1. Sugar (of any kind, excluding sugar derived from a piece of fruit). Due to its highly addictive characteristic, sugar is perhaps the most difficult thing to give up for an extended period of time. Additionally, sources of sugar tend to be void of nutrients and fiber, which means they won’t fill you up or make you satisfied. I decided to give up all sugar last year for the 40 days of lent, and despite having a diet that was already lower in sugar than the average individual, I found it difficult. I stared longingly at cake at parties, and took a different route to the bathroom to avoid my co-workers’ chocolate pot. A 2009 study reports that for most Americans, the usual intake of added sugar is 22.2 teaspoons per day – that’s 355 extra calories that could be saved from both your calorie bank and your waistline. First, try to cut out your biggest sugar-containing foods – the obvious ones. This includes the repeat offenders such as donuts, candy and sugar-sweetened beverages. Then focus on eliminating foods that contain sugar that you’re probably not even aware of, such as fat-free salad dressings, tomato sauce, crackers and energy bars. Finally, get rid of the fake sugar foods, like that diet cola you’re drinking in the hopes of weight loss. Artificial sweeteners will keep that taste of sweet smack dab on your tongue, making you want more, and perhaps even going for the real stuff over time. They’ve also been linked to weight gain and changes in gut microbiota. After 40 days of sugar-stopping, I was able to drop a dress size. This came without ever counting a calorie.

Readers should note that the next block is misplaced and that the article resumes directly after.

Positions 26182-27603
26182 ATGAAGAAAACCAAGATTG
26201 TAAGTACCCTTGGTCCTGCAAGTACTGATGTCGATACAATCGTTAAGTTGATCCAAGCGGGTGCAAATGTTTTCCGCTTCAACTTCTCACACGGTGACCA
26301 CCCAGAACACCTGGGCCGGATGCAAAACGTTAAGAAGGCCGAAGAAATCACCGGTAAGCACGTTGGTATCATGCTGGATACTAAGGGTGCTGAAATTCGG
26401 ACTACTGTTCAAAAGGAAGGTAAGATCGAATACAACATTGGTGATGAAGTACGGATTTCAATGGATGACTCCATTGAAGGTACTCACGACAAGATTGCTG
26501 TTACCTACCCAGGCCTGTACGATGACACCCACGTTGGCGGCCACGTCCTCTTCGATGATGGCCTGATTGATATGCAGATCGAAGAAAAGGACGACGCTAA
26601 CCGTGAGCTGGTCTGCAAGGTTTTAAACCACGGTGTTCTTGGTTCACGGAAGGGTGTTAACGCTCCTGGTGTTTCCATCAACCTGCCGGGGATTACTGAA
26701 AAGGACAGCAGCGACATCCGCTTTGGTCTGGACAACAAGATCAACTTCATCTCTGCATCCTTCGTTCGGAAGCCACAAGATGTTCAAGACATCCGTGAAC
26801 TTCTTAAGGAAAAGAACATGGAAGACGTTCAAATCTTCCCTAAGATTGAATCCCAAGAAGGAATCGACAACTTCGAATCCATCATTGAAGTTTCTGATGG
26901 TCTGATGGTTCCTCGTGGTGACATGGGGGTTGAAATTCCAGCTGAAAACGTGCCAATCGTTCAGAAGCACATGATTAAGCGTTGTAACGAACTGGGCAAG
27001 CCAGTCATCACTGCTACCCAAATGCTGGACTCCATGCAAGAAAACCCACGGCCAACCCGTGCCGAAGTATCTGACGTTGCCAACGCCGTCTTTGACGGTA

2. Alcohol. After sugar, this is likely the hardest for many to give up due to the social aspect and addictive nature tied to alcohol. It’s so easy to leave the office just in time for happy hour to “throw a few back,” or go out to celebrate a happy event by enjoying a “few” cocktails during the week’s end. But when you’re enjoying your beverage, many of us forget how many calories we’re really drinking. Let me give you some scary numbers: A 12-ounce beer or a 6-ounce glass of wine is about 150 calories, and a 12-ounce margarita is about 500 calories. Further, it can be hard to keep control of how much you’re consuming because, very often, alcohol is consumed in mixtures with other sugary beverages. The calorie and sugar content is lost among the good times you’re having with your friends. It may be in your best interest to just ditch alcohol for the next 40 days if you’re trying to be “bikini-body” ready for that early Memorial Day getaway.